Hi Seana here, with my keen swimmer’s cap on. I’m very excited about a this fab book.
This would make a fantastic present for any Sydney family. I know I will be using it to explore new places; who doesn’t love to swing over a water hole or float lazily down a river.
Author Sally Tertini has put together a post just for blog readers, with her handpicked selection of five of the best unique spots that will delight Sydney families. Take it away Sally!
Wild swimming is swimming for pleasure in natural waters.
If you’re a parent who loves wild swimming you need not be limited by your nippers, because wild swimming isn’t just good for adults, but kids too.
Together you can share in the fun of exploring new places, get out as a family and enjoy Sydney’s beaches, sea baths, rivers and lagoons.
Here are five unique swimming spots for your family
You can drive right to this secret treasure of the Eastern Suburbs, and with so much to offer it’s difficult to understand why Parsley Bay is not more well known!
A net encloses much of the bay, and its narrow finger pokes so far into Vaucluse that the water is unfailingly calm and protected. The sandy beach slopes gradually into the 180m enclosure, making it ideal for paddlers.
To keep the older kids amused there’s also a wharf adjacent to the net, which is great for jumping off.
For confident swimmers the net itself even provides interest, with seahorses often found clinging to it – so be sure to pack the goggles!
Refreshingly, Parsley also lacks the glamour or social scene that accompany most other beaches and pools in the area – you’re ok wearing your nanna swimmers here, so what are you waiting for?!
Facilities: Toilets, kiosk
Walk-in: Easy, 2 mins, 100m (one way)
Shade: Grassy flat with plenty of shade
Read more and see more pix on my Parsley Bay post on this blog.
The Basin, Pittwater
Despite its relative proximity to Sydney, The Basin carries a wonderful sense of being far removed from it, as the usual way in and out is by ferry. The regular 20 minute service from Palm Beach is fantastically scenic, so you shouldn’t hear any “Are we there yet?”s!
Travelling in this way really makes you feel like you’ve arrived somewhere special. And special it is! Come as a day tripper or stay overnight as a camper. See post about camping at The Basin here.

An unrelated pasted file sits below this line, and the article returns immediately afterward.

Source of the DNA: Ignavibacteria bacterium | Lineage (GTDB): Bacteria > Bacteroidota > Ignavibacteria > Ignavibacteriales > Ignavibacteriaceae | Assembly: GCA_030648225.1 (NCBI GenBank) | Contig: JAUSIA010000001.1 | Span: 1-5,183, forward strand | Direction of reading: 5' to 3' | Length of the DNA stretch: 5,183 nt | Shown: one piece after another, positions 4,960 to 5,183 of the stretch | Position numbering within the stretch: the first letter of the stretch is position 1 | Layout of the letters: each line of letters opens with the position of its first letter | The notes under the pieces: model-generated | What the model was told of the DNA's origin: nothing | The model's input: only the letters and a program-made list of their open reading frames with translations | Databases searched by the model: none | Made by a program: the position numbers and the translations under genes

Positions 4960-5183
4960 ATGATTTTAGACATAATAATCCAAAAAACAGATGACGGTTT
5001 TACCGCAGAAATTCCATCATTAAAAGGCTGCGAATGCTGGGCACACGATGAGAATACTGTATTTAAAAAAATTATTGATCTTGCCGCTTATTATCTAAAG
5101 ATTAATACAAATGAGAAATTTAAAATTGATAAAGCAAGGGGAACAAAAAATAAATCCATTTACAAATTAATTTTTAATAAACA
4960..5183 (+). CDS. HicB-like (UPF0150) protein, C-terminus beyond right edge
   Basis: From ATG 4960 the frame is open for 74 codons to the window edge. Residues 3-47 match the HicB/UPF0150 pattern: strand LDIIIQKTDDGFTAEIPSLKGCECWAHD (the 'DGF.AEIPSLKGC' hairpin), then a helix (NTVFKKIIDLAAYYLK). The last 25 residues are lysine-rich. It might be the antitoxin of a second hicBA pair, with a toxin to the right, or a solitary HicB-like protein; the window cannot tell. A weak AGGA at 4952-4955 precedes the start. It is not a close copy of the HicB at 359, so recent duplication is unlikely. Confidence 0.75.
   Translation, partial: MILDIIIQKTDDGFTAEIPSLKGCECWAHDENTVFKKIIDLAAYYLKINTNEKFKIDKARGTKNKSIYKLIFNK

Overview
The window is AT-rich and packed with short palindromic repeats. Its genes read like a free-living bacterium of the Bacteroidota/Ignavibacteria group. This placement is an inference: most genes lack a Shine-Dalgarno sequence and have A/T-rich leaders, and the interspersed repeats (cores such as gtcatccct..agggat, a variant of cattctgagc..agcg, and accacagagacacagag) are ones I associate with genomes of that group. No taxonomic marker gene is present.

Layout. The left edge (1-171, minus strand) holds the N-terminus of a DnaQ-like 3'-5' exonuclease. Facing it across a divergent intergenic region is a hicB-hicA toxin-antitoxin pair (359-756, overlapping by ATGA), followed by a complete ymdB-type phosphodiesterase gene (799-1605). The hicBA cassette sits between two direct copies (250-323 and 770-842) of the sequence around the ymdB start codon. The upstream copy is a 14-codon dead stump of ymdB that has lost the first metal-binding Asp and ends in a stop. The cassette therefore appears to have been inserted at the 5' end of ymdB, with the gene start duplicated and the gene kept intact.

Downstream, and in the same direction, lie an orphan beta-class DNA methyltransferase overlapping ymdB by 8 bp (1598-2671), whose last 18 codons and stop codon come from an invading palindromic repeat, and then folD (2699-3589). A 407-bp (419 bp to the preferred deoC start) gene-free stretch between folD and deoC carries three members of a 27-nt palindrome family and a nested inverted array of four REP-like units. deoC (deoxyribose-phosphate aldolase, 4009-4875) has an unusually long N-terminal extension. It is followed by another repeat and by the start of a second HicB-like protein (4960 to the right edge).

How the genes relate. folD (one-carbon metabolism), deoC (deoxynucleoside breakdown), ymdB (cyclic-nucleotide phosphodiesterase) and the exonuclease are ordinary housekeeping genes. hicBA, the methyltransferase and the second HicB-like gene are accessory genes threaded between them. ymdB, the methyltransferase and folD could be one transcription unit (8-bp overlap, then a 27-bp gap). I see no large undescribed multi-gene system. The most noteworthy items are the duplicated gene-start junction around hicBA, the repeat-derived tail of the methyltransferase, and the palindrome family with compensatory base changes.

The idyllic spot is set within Ku-ring-gai Chase National Park and is characterised by its Norfolk Pines, and friendly resident wallabies that loll in the sunshine on grassy flats.
The water in the 500m saltwater lagoon is as safe as it gets with incredibly placid water and gently tapering sandy floor, as well as a shark net spanning the narrow entrance to Pittwater.
Facilities: Toilets, showers, picnic tables, BBQs, campground
Walk-in: Easy, 5 mins, 200m (one way)
Shade: Grassy flat with plenty of shade
National Park fees apply, with additional fees and booking required for camping – contact NPWS
Wattamolla always seems to turn it on. Not only is it beautiful, but this wild swimmers’ paradise is large and varied enough to satisfy the whole family. And with grassy flats, a huge sand bank and a shady casuarina grove, it’s one of the very best places in Sydney to spend the day!
Follow the line of cars in Royal National Park to this coastal lagoon nestled in a protected cove and hugged by a wide sand bar.
The lagoon stretches for 300m and is excellent for youngsters as it rarely gets too deep to stand. The water is usually deliciously warm in summer, making it a good choice for babies and tots too.
A waterfall provides jumping opportunities for adventurous tweens and teens, with various heights up to 10m.
Though officially prohibited, revellers can always be found hurling themselves into the water with whoops of delight!
Facilities: Toilets, picnic tables, BBQs
Walk-in: Easy, 10 mins, 300m (one way)
Shade: Plenty of shade in casuarina grove at far end of sand bar
National Park vehicle entry fees apply – contact NPWS
Read the NPWS Visitor Info here, and NB Wattamolla can be very busy and sometimes is access is closed when there are too many visitors
Jellybean Pool at Glenbrook, Blue Mountains
In the Lower Blue Mountains, you do not need to walk far from the car park to find a lovely sandy little beach and the curved waters of Jellybean Pool. You can get a good swim in here, but beware, the water gets deep quickly, you do need to take great care of little children. But this is a beaut spot. See Hello Sydney Kids full review here.
Facilities: None at pool
Seclusion: Busy in hot weather
Walk-in: Steep, lots of steps down, 30 minutes
Shade: Lots of shade
National Park vehicle entry fees apply – part of Blue Mountains National Park, check online for fire information in fire season.
Honeymoon Bay is the stuff of postcards – a 90m-wide wineglass-shaped bay with crystalline water that’s probably calmer than you’ll find in your bathtub!
Despite its name, this Jervis Bay gem is not the place for a quiet romantic getaway – but for a family holiday it can’t be beaten!
The basic campground, which hides in the bush behind the beach, is extremely popular, and the joyful warbling of children is ever present.
There really is something for the whole family, with gradually shelving sand, great snorkelling, low jump rocks and interesting headlands to explore.
Walk-in: Easy, 5 mins, 250m (one way)
Shade: Shady pockets on the beach throughout the day
Open only to the public when not in use by the Department of Defence (usually Friday to Sunday evening), and during public and NSW school holidays. Camping fees and booking required – contact 02 4448 3411
Thank you so much for this post Sally, you’ll inspire many adventures I am sure.
Click on the book cover to go straight over to Amazon Australia.
And here’s a photo for your favourite Pinterest boards.